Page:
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The Peninsula

Breaking Down Labor Market Dualism in South Korea

Published March 9, 2022
Category: South Korea

Labor market dualism – the segmentation between regular and non-regular workers — is deeply entrenched in Korea’s labor market. Regular workers receive higher wages and social insurance coverage and a high degree of job security, while non-regular workers receive lower wages, are less likely to be covered by social insurance and work in precarious jobs. Non-regular workers — defined as fixed-term (i.e., non-permanent), part-time and non-typical workers (including on-call and subcontracted workers) – accounted for 42% of employees in 2021. About two-thirds of non-regular workers are classified as fixed-term. Consequently, the share of temporary employment in Korea was 26% in 2020, the second highest in the OECD and more than double the 11% OECD average.

Non-regular workers’ hourly pay was 72% of regular workers in 2020 (Figure 1), although a 2007 law aims to prohibit discrimination against non-regular workers who perform similar tasks to regular workers in the same firm. The earnings gap is even larger in practice, as 62% of regular workers received company bonus payments, which account for around a quarter of annual earnings, compared to only 21% of non-regular workers (Figure 2). The significant wage gap appears to be inconsistent with employees’ skill levels. The literacy skills of temporary workers in Korea were equivalent to those of permanent workers in the 25-64 age group and even higher in the 16-24 age group (OECD, 2016).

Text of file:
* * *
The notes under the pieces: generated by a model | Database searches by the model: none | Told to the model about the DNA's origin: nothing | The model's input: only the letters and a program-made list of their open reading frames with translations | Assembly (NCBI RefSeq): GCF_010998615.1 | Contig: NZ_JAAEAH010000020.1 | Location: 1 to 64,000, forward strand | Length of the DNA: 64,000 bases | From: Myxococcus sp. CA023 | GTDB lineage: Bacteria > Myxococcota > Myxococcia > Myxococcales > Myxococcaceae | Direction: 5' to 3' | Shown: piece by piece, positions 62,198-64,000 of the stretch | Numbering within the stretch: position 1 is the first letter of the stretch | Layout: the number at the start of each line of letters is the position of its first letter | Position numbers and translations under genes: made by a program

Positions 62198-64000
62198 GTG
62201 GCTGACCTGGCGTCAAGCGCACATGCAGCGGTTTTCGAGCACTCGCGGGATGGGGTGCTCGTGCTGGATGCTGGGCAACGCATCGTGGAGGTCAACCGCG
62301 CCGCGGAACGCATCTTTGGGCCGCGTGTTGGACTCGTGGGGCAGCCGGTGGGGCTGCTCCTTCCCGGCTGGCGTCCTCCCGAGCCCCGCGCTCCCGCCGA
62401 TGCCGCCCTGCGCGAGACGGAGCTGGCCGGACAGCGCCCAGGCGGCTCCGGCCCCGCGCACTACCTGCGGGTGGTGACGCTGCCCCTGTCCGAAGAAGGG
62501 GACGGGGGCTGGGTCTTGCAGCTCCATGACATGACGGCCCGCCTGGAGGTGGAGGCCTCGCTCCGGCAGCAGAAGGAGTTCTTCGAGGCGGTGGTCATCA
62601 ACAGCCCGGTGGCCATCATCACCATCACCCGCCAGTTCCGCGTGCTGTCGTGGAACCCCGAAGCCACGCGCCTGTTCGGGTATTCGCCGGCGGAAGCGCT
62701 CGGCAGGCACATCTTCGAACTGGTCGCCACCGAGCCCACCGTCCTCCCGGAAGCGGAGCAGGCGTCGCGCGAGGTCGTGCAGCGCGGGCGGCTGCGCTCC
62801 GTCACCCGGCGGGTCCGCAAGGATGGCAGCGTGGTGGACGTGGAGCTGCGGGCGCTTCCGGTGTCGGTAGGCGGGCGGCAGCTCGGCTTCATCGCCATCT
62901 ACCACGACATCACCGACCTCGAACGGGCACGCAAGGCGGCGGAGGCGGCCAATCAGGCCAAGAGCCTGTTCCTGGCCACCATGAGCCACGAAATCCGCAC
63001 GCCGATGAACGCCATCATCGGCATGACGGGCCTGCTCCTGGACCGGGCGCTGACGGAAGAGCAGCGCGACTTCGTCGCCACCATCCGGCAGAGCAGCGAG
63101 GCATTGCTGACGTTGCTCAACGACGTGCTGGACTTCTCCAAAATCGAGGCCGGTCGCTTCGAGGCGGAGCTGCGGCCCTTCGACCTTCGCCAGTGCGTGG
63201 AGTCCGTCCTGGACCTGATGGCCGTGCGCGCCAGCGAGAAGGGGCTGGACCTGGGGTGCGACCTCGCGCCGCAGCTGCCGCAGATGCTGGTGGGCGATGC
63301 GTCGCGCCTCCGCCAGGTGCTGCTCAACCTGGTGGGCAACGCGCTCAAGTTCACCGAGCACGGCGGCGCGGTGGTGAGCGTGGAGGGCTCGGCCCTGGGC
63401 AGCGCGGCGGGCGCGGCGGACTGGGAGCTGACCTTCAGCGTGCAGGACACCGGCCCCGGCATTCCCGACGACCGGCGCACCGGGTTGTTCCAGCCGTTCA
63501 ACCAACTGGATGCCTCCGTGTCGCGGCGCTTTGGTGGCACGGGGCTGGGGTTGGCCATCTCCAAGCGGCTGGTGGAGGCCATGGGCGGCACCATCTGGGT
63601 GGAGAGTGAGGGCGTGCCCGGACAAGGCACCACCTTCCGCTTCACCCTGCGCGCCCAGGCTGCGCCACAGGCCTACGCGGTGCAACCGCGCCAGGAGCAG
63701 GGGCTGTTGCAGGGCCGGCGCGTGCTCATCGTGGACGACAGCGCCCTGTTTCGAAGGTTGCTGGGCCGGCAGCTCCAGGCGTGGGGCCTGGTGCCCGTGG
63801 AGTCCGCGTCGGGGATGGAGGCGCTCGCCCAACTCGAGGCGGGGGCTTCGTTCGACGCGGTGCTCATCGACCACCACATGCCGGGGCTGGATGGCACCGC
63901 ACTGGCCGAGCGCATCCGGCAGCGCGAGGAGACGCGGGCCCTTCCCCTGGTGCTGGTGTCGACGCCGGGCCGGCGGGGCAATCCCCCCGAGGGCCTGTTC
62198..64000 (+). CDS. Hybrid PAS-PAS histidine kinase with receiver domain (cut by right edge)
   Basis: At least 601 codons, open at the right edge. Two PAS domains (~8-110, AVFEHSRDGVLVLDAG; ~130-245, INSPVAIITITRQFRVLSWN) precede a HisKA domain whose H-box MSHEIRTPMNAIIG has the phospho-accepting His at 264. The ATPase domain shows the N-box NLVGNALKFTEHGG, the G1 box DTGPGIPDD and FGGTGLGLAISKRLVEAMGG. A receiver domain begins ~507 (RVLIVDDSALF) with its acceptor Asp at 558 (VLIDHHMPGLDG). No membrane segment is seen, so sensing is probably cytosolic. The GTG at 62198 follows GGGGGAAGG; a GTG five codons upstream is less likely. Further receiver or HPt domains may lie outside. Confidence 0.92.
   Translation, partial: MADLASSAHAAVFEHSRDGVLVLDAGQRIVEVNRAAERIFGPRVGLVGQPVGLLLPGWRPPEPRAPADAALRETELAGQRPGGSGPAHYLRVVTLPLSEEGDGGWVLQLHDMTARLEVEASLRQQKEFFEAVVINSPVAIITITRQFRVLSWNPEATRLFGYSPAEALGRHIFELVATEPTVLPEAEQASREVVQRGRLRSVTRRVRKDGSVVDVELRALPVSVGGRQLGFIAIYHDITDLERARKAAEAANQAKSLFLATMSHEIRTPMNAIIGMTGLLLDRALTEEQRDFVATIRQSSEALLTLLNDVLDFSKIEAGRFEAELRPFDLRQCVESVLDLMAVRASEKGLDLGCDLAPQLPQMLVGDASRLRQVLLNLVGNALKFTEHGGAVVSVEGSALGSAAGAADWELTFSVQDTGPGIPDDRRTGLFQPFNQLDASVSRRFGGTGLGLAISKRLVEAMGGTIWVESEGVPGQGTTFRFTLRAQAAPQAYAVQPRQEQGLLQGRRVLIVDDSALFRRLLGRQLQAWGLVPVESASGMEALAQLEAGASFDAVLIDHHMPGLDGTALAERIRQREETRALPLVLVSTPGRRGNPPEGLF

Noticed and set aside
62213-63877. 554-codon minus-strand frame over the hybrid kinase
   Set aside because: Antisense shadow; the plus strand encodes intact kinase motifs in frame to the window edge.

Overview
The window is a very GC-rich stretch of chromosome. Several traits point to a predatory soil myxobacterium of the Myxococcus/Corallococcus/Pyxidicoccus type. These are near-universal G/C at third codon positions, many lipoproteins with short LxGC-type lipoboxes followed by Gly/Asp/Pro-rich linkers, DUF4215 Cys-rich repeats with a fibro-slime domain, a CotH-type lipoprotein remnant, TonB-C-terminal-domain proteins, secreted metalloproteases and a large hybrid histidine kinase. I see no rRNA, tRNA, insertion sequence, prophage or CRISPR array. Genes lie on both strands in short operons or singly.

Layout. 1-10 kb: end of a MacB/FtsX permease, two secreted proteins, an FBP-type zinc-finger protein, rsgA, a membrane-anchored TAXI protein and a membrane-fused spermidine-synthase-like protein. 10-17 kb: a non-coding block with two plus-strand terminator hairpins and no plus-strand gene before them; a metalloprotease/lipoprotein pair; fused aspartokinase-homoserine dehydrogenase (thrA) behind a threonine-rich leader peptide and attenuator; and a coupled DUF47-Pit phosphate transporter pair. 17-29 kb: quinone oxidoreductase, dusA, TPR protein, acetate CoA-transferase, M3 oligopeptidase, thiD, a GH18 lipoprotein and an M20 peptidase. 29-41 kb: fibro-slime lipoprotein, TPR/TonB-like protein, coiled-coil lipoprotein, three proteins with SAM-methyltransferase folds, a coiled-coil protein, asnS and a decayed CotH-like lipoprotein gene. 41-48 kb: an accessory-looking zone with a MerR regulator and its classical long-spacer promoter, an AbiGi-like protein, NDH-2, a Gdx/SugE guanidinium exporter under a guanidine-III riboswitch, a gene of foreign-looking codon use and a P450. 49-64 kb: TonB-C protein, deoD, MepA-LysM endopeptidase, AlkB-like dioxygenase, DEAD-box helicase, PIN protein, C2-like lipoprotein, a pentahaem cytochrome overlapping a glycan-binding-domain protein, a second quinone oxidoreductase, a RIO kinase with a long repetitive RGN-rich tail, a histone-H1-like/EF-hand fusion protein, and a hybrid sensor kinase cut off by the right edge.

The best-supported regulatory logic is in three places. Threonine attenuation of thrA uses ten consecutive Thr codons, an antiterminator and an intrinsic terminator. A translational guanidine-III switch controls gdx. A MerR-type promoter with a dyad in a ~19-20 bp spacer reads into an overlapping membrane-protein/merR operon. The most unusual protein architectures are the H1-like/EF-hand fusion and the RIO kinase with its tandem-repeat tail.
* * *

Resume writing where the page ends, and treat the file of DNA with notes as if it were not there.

Fixed-term workers are penalized by their relatively short tenure, given the strong link between tenure and wages in Korea. While only around 2.4% of permanent employees left their jobs in 2016, 18.8% of fixed-term workers did so. A 2007 law limits fixed-term contracts to two years, at which point they are considered to be regular (permanent) workers covered by the standard job protection measures. In practice, most fixed-term workers are dismissed before two years, as granting them regular status significantly increases costs to employers. Moreover, it would limit their flexibility to adjust their workforce over the business cycle as regular workers have higher employment protection. Instead, firms tend to hire new fixed-term workers rather than convert their current fixed-term workers to regular status.

In addition to lower wages, non-regular workers receive less coverage by social insurance. The share of non-regular workers enrolled in the National Pension System (62%), National Health Insurance (65%) and Employment Insurance (74%) was well below the more than 90% for regular workers in 2020 (Figure 2). Moreover, less than a quarter of non-regular workers were enrolled in company pension systems compared to 59% of regular workers. While overtime pay is mandatory in principle for all workers, the share of non-regular workers who receive it is relatively low. Finally, less than 1% of non-regular workers belong to labor unions compared to 13% of regular workers.